Reviewed by Meghan Vermeer
Have you ever read a novel that feels so similar to, yet wildly different from the real issues of the world? Leave the World Behind by Rumaan Alam tells the tale of an apocalyptic event, but the parallels of uncertainty between it and the atmosphere of 2020 are remarkably similar.
Leave the World Behind follows a family of four as they take a vacation to a rental house out in the middle of nowhere. The vacation rental claims that visitors will “leave the world behind” in a beautiful, secluded place—hence, the title of the book. Unfortunately for the vacationing family, the owners of the rental show up, claiming that strange things have been happening in the world and asking to stay in the house with the family. I don’t know about you, but I would feel pretty uncomfortable staying in a house that wasn’t mine with a complete stranger! This becomes one of the issues of the novel—can the two different families trust one another? The other primary conflict is that there has been some sort of mysterious power outage and other strange happenings, but of course, the house is so secluded that information isn’t always easy to get. How does one react when information is limited, strangers become closer than expected, and the world is suddenly uncertain?
The biggest theme in the novel is fear: fear of others, fear of the unknown, fear of strange and unexplained circumstances. The characters must each cope in their own ways, and the omniscient perspective from which Alam writes allows readers to get into the mindset of each character as they tackle various events.
Another theme that appears several times is parenthood. In the vacationing family, the parents worry constantly about their children. They often think about the past and how their children have grown up through the years. Alam also discusses the desperation that parents can feel when their child is in danger.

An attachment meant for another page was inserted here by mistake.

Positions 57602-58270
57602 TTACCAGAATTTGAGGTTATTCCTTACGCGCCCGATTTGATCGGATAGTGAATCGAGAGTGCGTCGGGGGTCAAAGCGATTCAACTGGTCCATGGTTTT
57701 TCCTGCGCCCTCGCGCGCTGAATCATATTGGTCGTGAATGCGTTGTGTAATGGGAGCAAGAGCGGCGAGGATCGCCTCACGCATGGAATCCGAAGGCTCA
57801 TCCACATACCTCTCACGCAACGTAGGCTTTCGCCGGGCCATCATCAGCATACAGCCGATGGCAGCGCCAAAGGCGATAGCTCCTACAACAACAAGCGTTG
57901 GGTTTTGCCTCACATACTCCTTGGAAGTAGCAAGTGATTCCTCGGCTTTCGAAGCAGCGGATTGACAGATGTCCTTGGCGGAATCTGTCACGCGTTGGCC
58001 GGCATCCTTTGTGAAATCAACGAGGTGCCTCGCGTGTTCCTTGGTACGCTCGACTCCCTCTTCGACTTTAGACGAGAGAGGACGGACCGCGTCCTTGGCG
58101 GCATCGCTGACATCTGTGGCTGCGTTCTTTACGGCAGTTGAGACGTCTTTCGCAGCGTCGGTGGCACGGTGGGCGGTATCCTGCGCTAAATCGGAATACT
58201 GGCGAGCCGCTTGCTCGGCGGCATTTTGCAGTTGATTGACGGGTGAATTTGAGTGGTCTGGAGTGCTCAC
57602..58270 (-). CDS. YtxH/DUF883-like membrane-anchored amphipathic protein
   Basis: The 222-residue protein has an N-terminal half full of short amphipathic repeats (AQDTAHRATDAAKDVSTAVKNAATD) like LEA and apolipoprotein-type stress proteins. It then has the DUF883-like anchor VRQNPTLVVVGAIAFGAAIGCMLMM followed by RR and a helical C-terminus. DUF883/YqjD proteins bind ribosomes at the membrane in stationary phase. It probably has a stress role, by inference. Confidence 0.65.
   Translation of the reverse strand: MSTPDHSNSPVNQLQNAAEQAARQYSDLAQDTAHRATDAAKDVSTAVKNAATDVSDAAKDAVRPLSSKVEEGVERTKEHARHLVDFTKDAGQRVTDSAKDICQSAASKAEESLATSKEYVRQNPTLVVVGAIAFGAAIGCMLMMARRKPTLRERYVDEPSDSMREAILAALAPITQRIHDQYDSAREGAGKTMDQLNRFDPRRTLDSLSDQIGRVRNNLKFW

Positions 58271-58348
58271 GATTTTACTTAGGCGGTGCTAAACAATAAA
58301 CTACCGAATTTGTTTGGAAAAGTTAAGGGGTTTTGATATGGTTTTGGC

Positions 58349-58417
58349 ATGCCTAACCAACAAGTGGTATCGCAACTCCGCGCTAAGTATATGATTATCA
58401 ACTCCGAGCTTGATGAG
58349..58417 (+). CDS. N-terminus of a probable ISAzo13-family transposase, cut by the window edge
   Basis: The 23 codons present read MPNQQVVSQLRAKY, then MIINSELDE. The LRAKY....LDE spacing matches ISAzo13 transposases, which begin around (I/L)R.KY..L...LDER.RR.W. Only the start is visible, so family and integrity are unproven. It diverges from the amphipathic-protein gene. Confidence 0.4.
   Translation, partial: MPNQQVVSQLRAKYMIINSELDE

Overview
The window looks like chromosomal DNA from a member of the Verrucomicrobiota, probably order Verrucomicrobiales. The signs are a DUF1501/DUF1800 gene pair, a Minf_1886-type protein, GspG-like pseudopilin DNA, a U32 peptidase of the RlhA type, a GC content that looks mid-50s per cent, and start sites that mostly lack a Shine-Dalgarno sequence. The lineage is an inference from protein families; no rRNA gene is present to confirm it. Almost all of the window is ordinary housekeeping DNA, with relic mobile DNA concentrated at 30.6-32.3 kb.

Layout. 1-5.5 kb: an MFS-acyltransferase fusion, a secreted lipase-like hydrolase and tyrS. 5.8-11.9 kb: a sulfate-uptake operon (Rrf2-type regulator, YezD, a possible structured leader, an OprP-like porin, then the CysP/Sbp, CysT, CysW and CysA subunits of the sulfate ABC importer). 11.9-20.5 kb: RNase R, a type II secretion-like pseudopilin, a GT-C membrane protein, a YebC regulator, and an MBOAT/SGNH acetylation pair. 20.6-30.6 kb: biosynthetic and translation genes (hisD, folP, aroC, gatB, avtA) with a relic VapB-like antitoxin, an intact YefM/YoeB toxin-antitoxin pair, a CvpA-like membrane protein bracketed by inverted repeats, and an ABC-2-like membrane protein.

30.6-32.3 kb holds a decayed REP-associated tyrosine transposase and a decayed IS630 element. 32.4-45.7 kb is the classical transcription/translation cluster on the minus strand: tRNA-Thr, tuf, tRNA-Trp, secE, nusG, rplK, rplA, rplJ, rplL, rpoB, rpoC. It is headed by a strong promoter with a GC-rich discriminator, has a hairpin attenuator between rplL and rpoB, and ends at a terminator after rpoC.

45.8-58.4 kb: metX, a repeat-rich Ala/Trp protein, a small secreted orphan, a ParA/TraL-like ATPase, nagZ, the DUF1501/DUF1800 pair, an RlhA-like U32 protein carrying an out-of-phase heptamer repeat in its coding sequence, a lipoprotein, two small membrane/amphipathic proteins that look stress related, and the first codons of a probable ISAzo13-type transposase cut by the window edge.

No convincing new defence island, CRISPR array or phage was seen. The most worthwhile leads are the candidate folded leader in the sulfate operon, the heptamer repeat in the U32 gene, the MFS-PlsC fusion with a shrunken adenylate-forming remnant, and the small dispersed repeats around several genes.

This book is definitely a post-apocalyptic style novel, and there are so many similar options available, especially in young adult literature. Specifically, I’m thinking of the ever popular Hunger Games and Divergent series. For a more adult version, consider reading Bird Box by Josh Malerman. If you like that novel, it has even been made into a movie starring Sandra Bullock.
Leave the World Behind was a decent read. You can definitely tell that it was written in 2020, a year plagued with uncertainties. It was also interesting to me that some phrases, previously unheard of, came up in the novel—especially phrases like “unprecedented times.” The characters were also well-developed. I found myself thinking of the characters as actual people, which is exactly what you want when reading a novel! One thing that I was a little uncertain about was the amount that the characters thought about and engaged in sex. Especially for the younger readers here, the language and description could sometimes be a bit much.
If you are into apocalyptic novels, you might enjoy this one. It brings up new ideas about how things might go wrong in the world that I had never considered before. While this book certainly was not one of my own personal favorites, I think it definitely could be one of yours if you enjoy this type of topic.
Leave the World Behind was one that stuck with me for several days after finishing it, which is always a good indicator of a solid book. Its apocalyptic style and themes of parenting had me hooked until the very end, though I wouldn’t necessarily call it my new favorite book. Give it a shot, though—you might like it more than you think!